Oak Leaf Mobile Home Park Update

By Cameron Herrington (Living Cully, 503-489-8334) and Gabe Triplett (St. Charles Church, 541-680-6509)


In addition to this update, you might want to check out this recent Portland Tribune article about the Oak Leaf.


1. CASA has pulled out of the project

The non-profit organization CASA of Oregon worked with the Oak Leaf residents for several months to establish a residents’ cooperative and prepare that cooperative to take ownership of the park. On the residents’ behalf, CASA was also working with the City of Portland and Multnomah County to secure the funds needed to acquire the park and make repairs and upgrades.


In early October, CASA notified the City and the residents that it was pulling out of the project. This decision was made due to the complex restrictions placed on the City’s funds, and the fact that the City was asking CASA to secure an outside loan to buy the park until the City’s funds are available in a few months.


2. City of Portland, Living Cully, and St. Charles Church are still committed to saving the Oak Leaf

Even though CASA is no longer involved, City Commissioner Dan Saltzman has reconfirmed his pledge of $1.5 million to purchase the Oak Leaf and keep it open as affordable housing for the current residents. The Portland Housing Bureau is working to make this happen.


However, without the support of CASA, the Housing Bureau is not willing to provide the $1.5 million to the resident-owned cooperative. This is because CASA is the only organization in the state of Oregon that has experience setting up and supporting resident-owned cooperatives at manufactured housing communities. Without that support, the Housing Bureau does not have enough assurance that a cooperative would be successful.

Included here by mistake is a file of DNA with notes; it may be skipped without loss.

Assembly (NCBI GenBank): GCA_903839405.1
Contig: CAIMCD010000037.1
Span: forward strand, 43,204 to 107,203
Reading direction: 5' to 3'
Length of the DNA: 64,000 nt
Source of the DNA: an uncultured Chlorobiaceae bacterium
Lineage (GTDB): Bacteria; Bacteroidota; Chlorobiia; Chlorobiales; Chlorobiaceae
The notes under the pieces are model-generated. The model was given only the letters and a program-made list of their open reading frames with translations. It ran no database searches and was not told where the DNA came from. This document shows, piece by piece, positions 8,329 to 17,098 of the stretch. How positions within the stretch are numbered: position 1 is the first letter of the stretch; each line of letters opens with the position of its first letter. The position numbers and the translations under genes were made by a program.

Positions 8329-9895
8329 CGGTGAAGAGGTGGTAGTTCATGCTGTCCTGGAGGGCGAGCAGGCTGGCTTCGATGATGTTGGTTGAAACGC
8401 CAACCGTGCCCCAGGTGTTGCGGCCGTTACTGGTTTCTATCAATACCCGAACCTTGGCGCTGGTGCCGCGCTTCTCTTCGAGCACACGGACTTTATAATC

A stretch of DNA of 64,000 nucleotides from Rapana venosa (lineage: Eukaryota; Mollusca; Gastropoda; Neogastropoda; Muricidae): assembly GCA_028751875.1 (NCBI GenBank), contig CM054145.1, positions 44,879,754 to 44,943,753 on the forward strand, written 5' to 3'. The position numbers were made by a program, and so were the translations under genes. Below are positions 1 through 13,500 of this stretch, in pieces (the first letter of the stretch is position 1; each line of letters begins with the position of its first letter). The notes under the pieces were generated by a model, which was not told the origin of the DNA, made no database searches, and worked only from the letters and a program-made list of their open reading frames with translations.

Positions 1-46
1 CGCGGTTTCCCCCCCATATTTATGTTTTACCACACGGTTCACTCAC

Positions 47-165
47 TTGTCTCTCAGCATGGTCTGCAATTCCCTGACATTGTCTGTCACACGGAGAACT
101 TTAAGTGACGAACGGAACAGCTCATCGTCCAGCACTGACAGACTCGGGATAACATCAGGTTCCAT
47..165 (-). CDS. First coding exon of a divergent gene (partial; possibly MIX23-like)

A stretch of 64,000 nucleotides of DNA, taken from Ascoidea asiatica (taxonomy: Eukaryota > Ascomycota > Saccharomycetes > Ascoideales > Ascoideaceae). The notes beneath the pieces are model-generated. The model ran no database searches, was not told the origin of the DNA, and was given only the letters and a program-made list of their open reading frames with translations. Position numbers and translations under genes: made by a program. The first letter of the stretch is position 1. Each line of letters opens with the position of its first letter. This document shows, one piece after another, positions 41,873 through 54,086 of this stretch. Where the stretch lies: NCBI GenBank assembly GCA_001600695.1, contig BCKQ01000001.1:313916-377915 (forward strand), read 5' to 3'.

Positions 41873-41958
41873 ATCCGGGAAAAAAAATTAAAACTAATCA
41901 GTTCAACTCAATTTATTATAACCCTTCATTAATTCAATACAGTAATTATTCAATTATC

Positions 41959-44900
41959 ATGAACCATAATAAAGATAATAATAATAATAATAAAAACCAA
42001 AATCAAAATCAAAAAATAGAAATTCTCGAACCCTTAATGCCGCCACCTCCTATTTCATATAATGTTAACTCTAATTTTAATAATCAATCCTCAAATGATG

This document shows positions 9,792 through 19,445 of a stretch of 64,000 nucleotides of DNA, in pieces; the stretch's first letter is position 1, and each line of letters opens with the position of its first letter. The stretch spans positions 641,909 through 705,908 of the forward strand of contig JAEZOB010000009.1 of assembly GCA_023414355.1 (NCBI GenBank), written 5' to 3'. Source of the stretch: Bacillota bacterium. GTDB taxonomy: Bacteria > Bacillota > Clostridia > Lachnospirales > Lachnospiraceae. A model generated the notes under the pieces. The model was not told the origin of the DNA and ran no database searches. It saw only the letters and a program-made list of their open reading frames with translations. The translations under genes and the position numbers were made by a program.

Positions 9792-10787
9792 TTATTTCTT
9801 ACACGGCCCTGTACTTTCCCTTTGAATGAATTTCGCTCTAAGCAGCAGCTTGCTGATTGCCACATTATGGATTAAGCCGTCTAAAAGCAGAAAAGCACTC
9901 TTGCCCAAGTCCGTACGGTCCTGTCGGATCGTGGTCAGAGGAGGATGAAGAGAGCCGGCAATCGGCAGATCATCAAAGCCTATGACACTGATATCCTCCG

Therefore, the new plan is for another non-profit organization to buy the Oak Leaf and manage it. The current residents would be able to continue living at Oak Leaf.


3. St. Vincent de Paul steps up

After learning that CASA had backed out of the Oak Leaf, the Housing Bureau entered into talks with St. Vincent de Paul of Lane County (SVDP). SVDP has preserved five mobile home parks in the Eugene area, and operates them as affordable housing. These parks are similar to the Oak Leaf: some residents own their own mobile home and rent a space from SVDP; others rent both their home and the space.


SVDP staff members have visited the Oak Leaf and met with residents, and feel confident that their organization can preserve and upgrade the park. This week, SVDP’s board of directors agreed to move forward with the project.


4. Interim owner

The funds that the Housing Bureau will use to buy the Oak Leaf won’t be available until February or March. In addition, these funds cannot be provided to an organization that already owns the Oak Leaf – they have to be used to purchase the Oak Leaf. This is a problem because we can’t wait until February or March to purchase the Oak Leaf. We only have until the end of November. That’s when the purchase contract expires and the current owner could sell it to someone else.


This means that a different organization (not SVDP) must buy the park now and own the property for a few months until the city’s funds are available. At that point (February or March), the Housing Bureau would give the $1.5 million to St. Vincent de Paul in order to purchase the Oak Leaf from the interim owner.


Living Cully has agreed to play this interim ownership role. Living Cully does not have the money needed to buy the Oak Leaf, so the Housing Bureau will use a different pot of money to give Living Cully a loan to buy the park. Living Cully will own the park for a few months until the permanent funds are available, and then sell it to St. Vincent de Paul.


5. Timeline

Here’s how everything would work, if all goes according to plan:

November: The Housing Bureau will give Living Cully a loan to buy the Oak Leaf. This must happen before November 29, which is when the purchase contract with the seller (Van Tran) expires.

December: St. Vincent de Paul will begin managing the Oak Leaf, but Living Cully will be the owner of the property. The current residents will stay in their homes!

February or March: The Housing Bureau will give St. Vincent de Paul $1.5 million to buy the Oak Leaf from Living Cully (the interim owner), and to make repairs and upgrades. Living Cully will use the money it gets from St. Vincent de Paul to repay its loan.

Ongoing: Living Cully, St. Charles Church, St. Vincent de Paul, and the residents will work together to raise money for additional repairs, upgrades and new mobile homes.

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